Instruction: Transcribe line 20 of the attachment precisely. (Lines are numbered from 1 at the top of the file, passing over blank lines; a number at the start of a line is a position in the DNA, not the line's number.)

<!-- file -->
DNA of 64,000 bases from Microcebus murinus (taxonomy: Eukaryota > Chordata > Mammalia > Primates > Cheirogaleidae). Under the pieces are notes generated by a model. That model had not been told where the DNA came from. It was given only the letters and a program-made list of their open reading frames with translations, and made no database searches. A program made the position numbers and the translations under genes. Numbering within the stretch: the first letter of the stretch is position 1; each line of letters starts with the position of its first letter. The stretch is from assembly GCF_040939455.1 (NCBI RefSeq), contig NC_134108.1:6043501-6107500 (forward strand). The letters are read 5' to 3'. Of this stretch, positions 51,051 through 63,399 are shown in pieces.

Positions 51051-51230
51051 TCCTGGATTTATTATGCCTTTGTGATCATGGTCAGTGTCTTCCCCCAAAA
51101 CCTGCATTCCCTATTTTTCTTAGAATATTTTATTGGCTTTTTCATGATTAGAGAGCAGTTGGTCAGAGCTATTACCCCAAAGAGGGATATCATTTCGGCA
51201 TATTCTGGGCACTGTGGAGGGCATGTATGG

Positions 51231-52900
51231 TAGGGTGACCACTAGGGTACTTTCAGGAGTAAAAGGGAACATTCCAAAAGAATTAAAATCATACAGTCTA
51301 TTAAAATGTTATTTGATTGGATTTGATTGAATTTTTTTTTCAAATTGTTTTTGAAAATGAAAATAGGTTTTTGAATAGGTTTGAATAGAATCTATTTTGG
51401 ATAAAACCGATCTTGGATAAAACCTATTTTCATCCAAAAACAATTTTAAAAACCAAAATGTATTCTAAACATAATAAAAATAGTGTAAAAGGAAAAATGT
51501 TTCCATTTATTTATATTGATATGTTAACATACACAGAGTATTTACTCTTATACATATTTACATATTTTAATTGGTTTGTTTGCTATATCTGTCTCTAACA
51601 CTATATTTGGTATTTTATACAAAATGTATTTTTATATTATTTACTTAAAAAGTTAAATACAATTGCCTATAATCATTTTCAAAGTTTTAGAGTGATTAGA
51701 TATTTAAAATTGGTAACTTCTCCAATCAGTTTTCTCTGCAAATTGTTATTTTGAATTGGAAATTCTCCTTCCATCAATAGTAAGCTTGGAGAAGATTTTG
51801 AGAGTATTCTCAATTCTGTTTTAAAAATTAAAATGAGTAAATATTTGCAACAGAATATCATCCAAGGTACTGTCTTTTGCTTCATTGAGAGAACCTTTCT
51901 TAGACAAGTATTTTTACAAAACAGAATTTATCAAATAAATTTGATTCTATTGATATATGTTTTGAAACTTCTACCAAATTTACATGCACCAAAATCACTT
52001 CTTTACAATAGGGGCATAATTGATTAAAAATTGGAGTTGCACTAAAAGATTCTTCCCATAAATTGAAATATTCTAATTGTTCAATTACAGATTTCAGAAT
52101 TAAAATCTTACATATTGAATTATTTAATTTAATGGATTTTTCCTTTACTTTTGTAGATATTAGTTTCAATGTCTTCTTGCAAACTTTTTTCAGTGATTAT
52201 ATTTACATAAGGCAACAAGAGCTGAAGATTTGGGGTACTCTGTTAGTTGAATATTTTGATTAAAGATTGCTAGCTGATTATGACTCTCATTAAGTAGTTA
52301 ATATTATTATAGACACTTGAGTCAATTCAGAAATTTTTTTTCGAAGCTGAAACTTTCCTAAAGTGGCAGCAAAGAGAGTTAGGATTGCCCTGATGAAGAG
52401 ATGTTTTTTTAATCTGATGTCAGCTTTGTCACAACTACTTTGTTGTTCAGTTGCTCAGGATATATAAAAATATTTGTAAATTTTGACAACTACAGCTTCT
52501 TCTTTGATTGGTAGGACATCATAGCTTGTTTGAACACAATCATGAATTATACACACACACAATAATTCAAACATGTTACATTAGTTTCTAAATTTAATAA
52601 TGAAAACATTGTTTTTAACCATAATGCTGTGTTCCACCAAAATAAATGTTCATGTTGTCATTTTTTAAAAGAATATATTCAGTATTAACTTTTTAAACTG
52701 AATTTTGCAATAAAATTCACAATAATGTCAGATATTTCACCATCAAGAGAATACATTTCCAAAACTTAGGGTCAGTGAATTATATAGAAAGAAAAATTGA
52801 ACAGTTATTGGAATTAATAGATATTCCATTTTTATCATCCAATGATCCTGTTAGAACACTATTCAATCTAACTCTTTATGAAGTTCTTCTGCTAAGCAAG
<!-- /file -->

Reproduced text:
52501 TCTTTGATTGGTAGGACATCATAGCTTGTTTGAACACAATCATGAATTATACACACACACAATAATTCAAACATGTTACATTAGTTTCTAAATTTAATAA